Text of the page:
Dark tones in video games

Before I go on, I’ll explain what I mean by “Dark Tones” in video games. Basically, it’s a combination of minor details (decaying buildings, ruins, corpses with words, symbols, or other things that tell you something next to them, civilians/innocents suffering, or otherwise obvious signs that shit’s going down), atmosphere (fairly self explanatory; how the game looks and feels), and character interaction/characters in general (do they react in a negative, positive, or simply realistic way).

I recently got myself into Spec Ops: The Line, and it’s been quite a ride. Playing with morals/psychology is something I personally find interesting, and that game does that. You start off the game just fine, like an average shooter game, and end up in a deep pit of insanity by the end, conflicted over the choices you made and the damage you have caused. Your character tries to justify everything he’s done, but does it really work out?
If you haven’t played the game, the below is a spoiler.


There is one cutscene where Walker stares at a woman and a child he’d basically just killed via White Phosphorus, and that scene in my opinion really says “he’s breaking.” He put the blame on the 33rd and moved on. I think it really put perspective into war as a concept - how many innocent people must suffer because of a conflict- as well as how people deal with atrocities like that. When you’re damaged psychologically, you practically shut down, like Walker did in that scene. There was no “This is terrible and I hate that we were put into this position but we must move on,” instead, after a long stare, it was “the 33rd put us into this position and it’s their fault.”

How do you like “darkness” in video games? Do you like seeing subtle hints at the chaos that is happening? Do you enjoy seeing something go from normal to completely different?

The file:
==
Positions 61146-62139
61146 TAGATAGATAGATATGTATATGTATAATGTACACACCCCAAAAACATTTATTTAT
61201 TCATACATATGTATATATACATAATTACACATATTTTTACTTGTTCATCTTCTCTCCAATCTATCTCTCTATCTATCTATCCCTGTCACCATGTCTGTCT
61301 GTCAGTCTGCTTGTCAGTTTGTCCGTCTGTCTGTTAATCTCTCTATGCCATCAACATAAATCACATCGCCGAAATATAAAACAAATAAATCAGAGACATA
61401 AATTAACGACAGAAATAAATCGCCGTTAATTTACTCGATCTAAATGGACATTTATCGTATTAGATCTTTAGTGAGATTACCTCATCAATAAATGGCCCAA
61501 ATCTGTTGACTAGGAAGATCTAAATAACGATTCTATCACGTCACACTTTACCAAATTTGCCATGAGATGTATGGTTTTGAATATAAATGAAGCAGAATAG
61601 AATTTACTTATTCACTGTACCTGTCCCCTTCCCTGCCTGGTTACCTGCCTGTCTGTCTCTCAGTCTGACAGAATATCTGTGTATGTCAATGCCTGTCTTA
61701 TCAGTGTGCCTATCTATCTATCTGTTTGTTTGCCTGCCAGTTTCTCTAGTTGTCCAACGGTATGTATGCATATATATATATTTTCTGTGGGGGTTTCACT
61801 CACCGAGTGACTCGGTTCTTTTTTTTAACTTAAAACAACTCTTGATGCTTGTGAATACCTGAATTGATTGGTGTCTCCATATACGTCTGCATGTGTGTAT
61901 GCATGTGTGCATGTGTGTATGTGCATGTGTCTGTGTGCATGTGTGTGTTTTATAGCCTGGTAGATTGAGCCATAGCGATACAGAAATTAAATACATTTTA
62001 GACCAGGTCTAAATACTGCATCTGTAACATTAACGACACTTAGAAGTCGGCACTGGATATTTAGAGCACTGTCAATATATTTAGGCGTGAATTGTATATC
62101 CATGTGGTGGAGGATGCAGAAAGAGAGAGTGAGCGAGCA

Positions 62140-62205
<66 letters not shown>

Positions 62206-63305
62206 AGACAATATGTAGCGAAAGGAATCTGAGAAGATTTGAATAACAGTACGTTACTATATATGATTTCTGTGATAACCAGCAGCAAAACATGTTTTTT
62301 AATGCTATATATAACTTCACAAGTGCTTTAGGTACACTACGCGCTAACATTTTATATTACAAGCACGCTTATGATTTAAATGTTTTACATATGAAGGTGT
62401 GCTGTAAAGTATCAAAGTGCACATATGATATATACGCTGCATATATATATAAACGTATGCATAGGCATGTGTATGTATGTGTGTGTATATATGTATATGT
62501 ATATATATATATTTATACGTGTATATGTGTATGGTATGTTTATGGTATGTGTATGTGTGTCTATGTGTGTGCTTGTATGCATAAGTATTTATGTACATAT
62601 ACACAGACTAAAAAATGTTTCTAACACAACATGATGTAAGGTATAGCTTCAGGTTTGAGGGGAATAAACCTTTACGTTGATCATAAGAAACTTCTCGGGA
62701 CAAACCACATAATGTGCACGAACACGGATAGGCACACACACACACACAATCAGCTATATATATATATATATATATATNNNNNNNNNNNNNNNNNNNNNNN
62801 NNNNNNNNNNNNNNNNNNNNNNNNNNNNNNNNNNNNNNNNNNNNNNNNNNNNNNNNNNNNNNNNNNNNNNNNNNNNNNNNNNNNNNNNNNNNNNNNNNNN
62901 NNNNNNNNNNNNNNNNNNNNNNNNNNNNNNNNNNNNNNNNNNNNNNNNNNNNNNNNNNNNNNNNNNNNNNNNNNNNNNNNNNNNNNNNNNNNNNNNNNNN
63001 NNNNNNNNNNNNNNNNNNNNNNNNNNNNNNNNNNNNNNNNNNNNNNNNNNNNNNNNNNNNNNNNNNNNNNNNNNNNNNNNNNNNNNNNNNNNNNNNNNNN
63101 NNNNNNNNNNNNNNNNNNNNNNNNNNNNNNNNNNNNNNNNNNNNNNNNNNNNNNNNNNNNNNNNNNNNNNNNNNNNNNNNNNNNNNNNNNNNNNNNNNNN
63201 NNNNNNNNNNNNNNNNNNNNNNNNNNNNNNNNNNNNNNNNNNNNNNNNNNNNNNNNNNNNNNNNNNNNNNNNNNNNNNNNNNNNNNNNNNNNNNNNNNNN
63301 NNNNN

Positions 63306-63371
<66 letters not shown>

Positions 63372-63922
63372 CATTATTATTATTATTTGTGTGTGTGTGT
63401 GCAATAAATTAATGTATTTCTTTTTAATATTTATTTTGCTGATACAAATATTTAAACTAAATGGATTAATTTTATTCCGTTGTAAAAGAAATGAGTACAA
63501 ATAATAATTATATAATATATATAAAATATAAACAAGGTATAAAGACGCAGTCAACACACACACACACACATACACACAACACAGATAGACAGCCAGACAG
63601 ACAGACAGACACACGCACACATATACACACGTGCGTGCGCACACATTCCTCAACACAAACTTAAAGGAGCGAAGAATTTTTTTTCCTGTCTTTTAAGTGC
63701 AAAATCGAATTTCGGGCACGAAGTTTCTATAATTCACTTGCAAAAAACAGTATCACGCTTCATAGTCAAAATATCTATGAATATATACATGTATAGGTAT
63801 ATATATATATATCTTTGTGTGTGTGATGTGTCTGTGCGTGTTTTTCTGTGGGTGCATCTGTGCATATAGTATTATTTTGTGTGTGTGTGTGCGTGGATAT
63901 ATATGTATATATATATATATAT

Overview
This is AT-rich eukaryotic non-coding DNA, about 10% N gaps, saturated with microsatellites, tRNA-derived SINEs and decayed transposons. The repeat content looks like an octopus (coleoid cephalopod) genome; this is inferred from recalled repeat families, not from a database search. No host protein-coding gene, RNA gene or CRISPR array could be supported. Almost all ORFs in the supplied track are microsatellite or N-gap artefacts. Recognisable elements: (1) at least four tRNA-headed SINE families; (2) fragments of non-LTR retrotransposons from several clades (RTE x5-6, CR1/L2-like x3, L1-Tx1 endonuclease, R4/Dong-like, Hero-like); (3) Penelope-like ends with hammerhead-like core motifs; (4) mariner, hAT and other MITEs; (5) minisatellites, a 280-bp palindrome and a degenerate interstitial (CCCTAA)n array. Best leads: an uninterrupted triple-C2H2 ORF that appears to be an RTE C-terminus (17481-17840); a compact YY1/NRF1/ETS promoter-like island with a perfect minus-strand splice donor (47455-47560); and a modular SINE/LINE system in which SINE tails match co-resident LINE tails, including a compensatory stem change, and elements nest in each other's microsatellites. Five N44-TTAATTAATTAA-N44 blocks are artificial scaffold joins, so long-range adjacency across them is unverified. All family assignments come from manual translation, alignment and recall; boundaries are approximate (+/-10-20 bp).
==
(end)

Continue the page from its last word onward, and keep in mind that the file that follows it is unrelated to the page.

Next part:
I’ll put a few examples of games I think are relevant to this topic here: This War of Mine, Spec Ops: The Line, Far Cry 3, The Forest, Inside, Bioshock, Dead Space, and one you might not have heard of: Condemned: Criminal Origins.

That last game is interesting because it takes something somewhat “normal” (A police officer dealing with criminals) and puts a completely different twist on it, forcing you to slug enemies with melee weapons and going down a progressively more and more dark path.

All and all, I kinda enjoy more darker tones in games. Nothing edgy, like for example, “YOU KILLED MY PARENTS YOU MUST DIE REEE I DRAW KATANA”, but still hitting that dark, sometimes messed up vibe. I’ve always liked interesting, generally massive environments (Rapture in Bioshock, Rook Islands in Far Cry 3, and the entire factory/lab/whatever the fuck in Inside). They manage to be unique without being unbelievable. Lastly, when games take something you consider normal and makes you seriously think about it (how we treat war games for fun, but then Spec Ops: The Line kicks you in the balls) as well as thinking about your actions, it creates an interesting interaction between the player and the game.

That’s my (2:30 am) thoughts on the matter, and I’d love to hear other people’s thoughts on the matter.

Games like This War of Mine sell themselves on that atmosphere, but it annoys me when some plain and simple shooter decides it needs to say something grand about human nature.

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What do you mean by this? If you’re talking about Spec Ops: The Line, it doesn’t really bring up human nature but rather what’s right and what’s wrong, and also just how fucked up war can be.

SO:TL and TWoM are excellent examples.

Generally any well-known game with a moral theme pulls this off remarkably well.

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